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In the last issue of Canadian Grapes to Wine, we introduced you to the changes being proposed by the federal government for the taxation of private corporations and their owners (see Sweeping Changes coming to tax planning for private corporations – Fall 2017). We also warned of the possibility of significant collateral damage from the broad and vague new rules put forward by the government back in July 2017.
Some good news! Thanks in no small part to the widespread public backlash over the initial proposals, significant changes and clarifications to the initial plans were announced in December. Numerous stakeholder groups provided feedback and submissions about the possible unintended consequences of the proposed changes and the effect they would have on private business owners. And the government seems to have listened…sort of.
Canada’s tax system is primarily based on the income of the individual, not of the family, and tax rates are steeply graduated with income. Consequently, a family with one income earner receiving $100,000 will pay more tax than a family where two spouses each earn $50,000.
Income splitting is considered common practice for incorporated small businesses, including farmers and winery owners. Family members subscribe for shares in a corporation, sometimes using a trust. The corporation pays dividends to family members, “splitting” the income and reducing the overall tax. There are often business and succession advantages in such a plan as well.
The current federal Government doesn’t like the idea that a private corporation can be used to effectively reduce the tax burden that would exist if the income was earned directly by an unincorporated business owner. The problem is that such structuring has been allowed under existing legislation for years and has become firmly entrenched in Canadian tax planning. This is not complicated, exotic planning for extremely wealthy individuals – it’s Basic Tax Planning 101 for anyone who owns a family business.
The original announcement outlined a significant expansion of the application of existing rules for Tax on Split Income (TOSI). Essentially, the government proposed to evaluate the contribution of each family member to a business’ results. Any dividends or capital gains realized from that business in excess of a “reasonable” return on labour and capital would be taxed at the top marginal rate. This is called “Tax on Split Income,” or TOSI.
The revised proposal alleviates some of these concerns. The government has kept the reasonableness tests, but narrowed the scope by adding safe harbours, where TOSI would not apply:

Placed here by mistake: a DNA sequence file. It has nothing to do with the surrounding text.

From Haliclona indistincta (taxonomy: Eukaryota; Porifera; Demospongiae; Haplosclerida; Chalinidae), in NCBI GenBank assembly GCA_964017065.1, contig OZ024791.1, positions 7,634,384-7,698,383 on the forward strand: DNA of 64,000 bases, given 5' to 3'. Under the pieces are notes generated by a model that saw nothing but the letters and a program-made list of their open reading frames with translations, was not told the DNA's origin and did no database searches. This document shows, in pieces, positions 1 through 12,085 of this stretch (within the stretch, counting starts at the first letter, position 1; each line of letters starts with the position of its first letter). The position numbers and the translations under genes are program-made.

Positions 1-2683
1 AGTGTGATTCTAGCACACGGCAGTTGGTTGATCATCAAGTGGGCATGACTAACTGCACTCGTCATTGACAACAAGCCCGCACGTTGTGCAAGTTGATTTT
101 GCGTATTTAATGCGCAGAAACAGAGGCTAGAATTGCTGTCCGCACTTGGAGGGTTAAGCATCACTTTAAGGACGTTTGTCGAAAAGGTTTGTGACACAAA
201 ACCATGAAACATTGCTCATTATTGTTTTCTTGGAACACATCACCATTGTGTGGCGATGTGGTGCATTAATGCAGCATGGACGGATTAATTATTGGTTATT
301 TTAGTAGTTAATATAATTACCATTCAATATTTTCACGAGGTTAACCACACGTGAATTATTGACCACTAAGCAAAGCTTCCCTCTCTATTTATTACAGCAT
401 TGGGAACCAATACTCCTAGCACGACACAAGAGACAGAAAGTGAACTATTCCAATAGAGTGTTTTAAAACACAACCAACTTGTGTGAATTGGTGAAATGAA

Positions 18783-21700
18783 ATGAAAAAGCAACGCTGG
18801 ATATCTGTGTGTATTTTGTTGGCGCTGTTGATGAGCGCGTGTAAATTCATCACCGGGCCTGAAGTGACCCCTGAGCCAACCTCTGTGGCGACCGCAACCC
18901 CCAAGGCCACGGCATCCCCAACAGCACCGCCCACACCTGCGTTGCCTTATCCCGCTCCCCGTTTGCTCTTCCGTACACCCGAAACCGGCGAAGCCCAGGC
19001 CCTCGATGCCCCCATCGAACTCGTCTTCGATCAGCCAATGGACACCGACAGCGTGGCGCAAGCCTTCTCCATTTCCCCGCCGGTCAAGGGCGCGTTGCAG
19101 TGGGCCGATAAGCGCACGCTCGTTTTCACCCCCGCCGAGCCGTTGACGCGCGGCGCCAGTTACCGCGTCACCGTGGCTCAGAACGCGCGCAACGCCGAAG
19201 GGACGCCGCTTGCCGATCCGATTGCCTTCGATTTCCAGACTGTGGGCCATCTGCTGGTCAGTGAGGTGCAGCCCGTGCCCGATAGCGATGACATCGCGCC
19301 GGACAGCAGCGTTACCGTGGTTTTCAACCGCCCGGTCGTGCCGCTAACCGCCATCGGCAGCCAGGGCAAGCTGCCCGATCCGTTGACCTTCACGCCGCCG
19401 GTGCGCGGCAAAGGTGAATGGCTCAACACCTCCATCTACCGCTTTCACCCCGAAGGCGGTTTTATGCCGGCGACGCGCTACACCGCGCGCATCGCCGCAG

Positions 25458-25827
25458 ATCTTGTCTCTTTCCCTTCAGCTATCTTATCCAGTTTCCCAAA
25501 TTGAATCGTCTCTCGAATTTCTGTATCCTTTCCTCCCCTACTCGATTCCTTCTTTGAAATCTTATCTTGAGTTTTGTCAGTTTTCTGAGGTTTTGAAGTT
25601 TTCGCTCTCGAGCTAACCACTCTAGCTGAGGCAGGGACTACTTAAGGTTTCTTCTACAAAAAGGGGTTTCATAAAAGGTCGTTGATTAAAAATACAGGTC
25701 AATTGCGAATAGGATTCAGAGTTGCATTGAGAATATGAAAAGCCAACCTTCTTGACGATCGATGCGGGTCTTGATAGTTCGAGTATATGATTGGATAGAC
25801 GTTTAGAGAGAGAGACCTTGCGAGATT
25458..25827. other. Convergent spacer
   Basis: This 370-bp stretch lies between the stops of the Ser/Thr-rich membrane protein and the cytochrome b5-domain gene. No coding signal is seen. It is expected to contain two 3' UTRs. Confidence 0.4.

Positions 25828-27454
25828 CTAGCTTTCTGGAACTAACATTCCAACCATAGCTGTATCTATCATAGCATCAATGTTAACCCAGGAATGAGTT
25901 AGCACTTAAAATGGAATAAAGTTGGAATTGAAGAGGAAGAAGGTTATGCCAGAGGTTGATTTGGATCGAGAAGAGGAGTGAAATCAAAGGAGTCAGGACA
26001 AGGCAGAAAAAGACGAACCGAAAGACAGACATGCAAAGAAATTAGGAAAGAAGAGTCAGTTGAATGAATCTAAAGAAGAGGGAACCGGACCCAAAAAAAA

There will be two exemptions from the labour reasonability test. The individual will be exempt from TOSI if the individual:
This is good news for many family-owned businesses, but it raises some additional questions. For instance, what sort of evidence will be required to prove the 20 hours per week threshold? Many family members have worked actively in a family business over the years without compensation or any of the record keeping that goes with it.
The individual will be exempt from TOSI if the individual:
and the corporation meets the following conditions:
Again, this appears to be a favorable change, but we need clarification. For example, would a company providing vineyard consulting and labour to multiple vineyard owners be caught under these “provision of services” rules?
In order to simplify the application of the TOSI rules, as well as to address potential unintended consequences associated with the July 2017 proposals, the federal government has proposed the following changes:
By the time your read this, the federal government will have tabled its 2018 Federal Budget which is expected to provide greater detail on these new TOSI rules, which will be effective starting in 2018. The December revisions to the original proposals are a step in the right direction, particularly for the hundreds of small private businesses that make up the majority of Canada’s winery owners. However, there are still many situations where private business owners can expect to be paying significantly higher taxes as the Government moves to curtail income sprinkling.
Based in Kelowna, Geoff McIntyre is the Food & Ag Processing Services Leader for the Okanagan Region. Geoff specializes in serving the British Columbia wine industry; working with several winery and vineyard clients to help them achieve their goals. He can be reached at 1.877.766.9735 or [email protected]
Client Groups:Private Enterprise; Food ＆ Beverage Processing
Related Topics:Wineries; Small Business; Corporate Tax; Entrepreneurs
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